JCA Shalom Color Wars for adults who are kids at heart
Each summer, thousands of gleeful children at Jewish summer camps everywhere split into color-coded teams and compete against their peers in water balloon tosses, three-legged races, baton runs and the inevitable sing-off.
But why should they have all the fun?
Grown children who still pine for those days of spirited one-upmanship can relive their summer memories Oct. 23 at the first Adult Color Wars, taking place at Camp JCA Shalom in Malibu. Locals in their 20s and 30s are invited to sign up for what organizers hope will be one totally rad day at camp.
“It’s a chance to come and meet like-minded people who want to get together and remember how to play,” said Jennifer Rheuban, sales manager for a California winery, who came up with the idea based on her own nostalgia for her time at summer camp. “To do this, you can’t be afraid to get dirty, and you have to want to be a kid.”
Participation in the event is a double bonus, Rheuban said, because in addition to reconnecting with the joy of Jewish camp, a portion of the proceeds from each ticket will go toward the Camp JCA Shalom scholarship fund for 2012, ensuring that more children next year will have the same formative experiences to look back upon as adults.
For Rheuban, the memory of those experiences is still fresh. The Los Angeles native attended Camp JCA Shalom for 12 summers, ascending the ranks from camper to CIT — counselor-in-training — to counselor. “By my third summer, I was begging my parents to [let me] go all summer long,” she said. “I became completely involved and made some incredible friends. Camp has probably been one of the things that has been the closest to my heart.”
Last year, newly single at age 33, Rheuban considered the usual modes of socialization among young professionals and found them wanting. Neither the bar scene nor online dating sounded appealing. She wanted to meet other people in a Jewish setting that wasn’t a synagogue, and in a way that could benefit the community as a whole.
“I wanted to meet people, and I wanted to get back to my Jewish roots,” Rheuban recalled. “I thought, ‘What can I do to give my life more meaning and feed my soul and get back that warm feeling inside?’ ”
Naturally, her thoughts drifted to camp. The memories came rushing back: Shabbat-o-grams on Fridays, best friends, tie-dyed shirts, swimming relays, Color Wars. She always loved Color Wars, also known at some camps as Maccabiah Games — dividing into teams, getting to know and compete alongside peers with whom campers might not normally interact, joining together in the name of fun and making new friends.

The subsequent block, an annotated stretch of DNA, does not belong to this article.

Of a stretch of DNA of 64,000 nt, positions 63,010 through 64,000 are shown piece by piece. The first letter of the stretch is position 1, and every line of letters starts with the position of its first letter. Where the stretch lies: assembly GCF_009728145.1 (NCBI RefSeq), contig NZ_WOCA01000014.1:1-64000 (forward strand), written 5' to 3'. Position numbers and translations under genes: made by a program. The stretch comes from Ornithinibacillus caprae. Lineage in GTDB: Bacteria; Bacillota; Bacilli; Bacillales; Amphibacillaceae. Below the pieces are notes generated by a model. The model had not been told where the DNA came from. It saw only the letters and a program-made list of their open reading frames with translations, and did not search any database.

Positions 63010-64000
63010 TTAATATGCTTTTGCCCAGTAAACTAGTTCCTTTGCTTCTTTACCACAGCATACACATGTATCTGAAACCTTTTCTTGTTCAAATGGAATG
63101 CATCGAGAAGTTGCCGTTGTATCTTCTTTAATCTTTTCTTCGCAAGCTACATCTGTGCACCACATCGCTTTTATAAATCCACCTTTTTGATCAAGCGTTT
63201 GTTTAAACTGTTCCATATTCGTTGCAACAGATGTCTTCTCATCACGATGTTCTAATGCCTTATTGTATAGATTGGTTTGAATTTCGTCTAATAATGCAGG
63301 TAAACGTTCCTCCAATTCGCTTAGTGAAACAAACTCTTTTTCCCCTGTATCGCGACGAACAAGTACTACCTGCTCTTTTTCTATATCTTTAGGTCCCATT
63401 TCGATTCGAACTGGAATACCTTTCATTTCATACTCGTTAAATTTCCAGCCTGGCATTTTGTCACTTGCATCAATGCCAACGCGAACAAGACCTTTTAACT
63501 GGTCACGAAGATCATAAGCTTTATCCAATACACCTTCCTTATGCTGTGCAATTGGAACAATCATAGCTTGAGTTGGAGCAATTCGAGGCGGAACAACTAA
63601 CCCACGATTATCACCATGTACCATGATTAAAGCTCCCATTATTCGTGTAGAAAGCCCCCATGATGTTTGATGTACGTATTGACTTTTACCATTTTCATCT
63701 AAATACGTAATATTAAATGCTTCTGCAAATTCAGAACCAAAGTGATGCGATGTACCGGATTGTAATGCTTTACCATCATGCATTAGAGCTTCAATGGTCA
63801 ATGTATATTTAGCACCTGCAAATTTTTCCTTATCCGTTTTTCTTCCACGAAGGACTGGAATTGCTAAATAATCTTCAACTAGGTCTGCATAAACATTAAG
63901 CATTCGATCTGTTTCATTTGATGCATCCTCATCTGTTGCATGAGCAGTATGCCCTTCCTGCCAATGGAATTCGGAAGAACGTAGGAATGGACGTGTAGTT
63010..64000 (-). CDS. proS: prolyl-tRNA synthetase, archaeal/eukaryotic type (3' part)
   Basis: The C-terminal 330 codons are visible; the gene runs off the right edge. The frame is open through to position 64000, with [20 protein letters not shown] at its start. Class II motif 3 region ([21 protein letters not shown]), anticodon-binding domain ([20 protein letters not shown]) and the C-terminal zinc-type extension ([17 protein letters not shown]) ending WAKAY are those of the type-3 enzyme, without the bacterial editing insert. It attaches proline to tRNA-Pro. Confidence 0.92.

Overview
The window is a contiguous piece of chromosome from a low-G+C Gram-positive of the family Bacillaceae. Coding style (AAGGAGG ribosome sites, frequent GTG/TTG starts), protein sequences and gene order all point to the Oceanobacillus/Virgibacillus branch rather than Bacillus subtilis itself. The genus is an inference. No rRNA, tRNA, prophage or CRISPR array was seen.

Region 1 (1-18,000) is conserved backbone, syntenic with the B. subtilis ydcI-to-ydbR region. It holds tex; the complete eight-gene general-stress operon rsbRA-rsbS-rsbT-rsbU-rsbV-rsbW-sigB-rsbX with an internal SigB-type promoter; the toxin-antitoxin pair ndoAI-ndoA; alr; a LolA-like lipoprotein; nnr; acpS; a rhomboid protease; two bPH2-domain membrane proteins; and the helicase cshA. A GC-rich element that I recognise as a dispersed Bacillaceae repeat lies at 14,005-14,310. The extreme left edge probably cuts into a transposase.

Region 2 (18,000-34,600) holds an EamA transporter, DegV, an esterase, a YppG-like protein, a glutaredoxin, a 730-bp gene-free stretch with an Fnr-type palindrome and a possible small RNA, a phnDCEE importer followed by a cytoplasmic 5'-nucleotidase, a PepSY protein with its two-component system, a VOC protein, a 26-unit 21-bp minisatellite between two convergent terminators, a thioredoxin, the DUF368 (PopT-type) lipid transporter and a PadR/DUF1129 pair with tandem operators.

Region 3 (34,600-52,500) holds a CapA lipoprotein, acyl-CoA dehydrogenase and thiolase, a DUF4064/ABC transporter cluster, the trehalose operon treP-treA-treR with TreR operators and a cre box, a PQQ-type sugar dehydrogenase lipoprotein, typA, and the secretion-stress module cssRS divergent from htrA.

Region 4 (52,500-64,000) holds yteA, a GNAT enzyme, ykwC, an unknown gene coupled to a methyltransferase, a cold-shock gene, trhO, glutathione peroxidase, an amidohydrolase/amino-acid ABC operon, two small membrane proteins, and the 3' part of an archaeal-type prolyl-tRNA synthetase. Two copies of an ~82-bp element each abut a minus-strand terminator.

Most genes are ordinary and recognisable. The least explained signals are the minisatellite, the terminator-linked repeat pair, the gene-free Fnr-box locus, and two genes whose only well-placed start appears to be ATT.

“I thought it would be a great idea to do this for adults,” Rheuban said. “A lot of what we learn to do as we get older is about leaving ‘playing’ behind. We spend so much time proving to people that we’re not children anymore. Maybe it would be nice to stop for a day and get back to that.”
Set to take place from 11 a.m. to 6 p.m., the unique event will feature a standard Color Wars itinerary of group activities and contests among the rival red, blue, yellow and green teams. Participants will be assigned to teams in advance of the big day and are expected to come dressed in their team’s colors and ready to cheer their compatriots on. A barbecue lunch will be included in the $25 ticket price.
At the end of the day, when everyone is tuckered out from relay races and singing, they will gather around a campfire to bask in the spirit of newfound camaraderie.
“It’s amazing that Jenny put this together — it’s such an organic way for young adults to give back to camp,” said Bill Kaplan, executive director of the Shalom Institute and a former director of Camp JCA Shalom.
Somewhere between 30 and 50 percent of proceeds from the event will go toward the campership fund for next summer. “If they raise $1,000, a child will be able to afford camp,” Kaplan said, adding that 40 percent of camp families — around 300 children — typically receive some level of financial assistance.
Plus, he said, “it’ll be hilarious” to watch activities like potato sack races performed by grown doctors and lawyers.
Rheuban, a self-professed “camp dork,” said she usually asks her parents to make a donation in her name to the camp scholarship fund for Chanukah. “I see how much it defined my life and my core values,” she said. “It’s important to carry on that tradition.”
She still gets a “warm, fuzzy feeling” when she thinks about her camp memories, she admitted. “Camp does that to you.”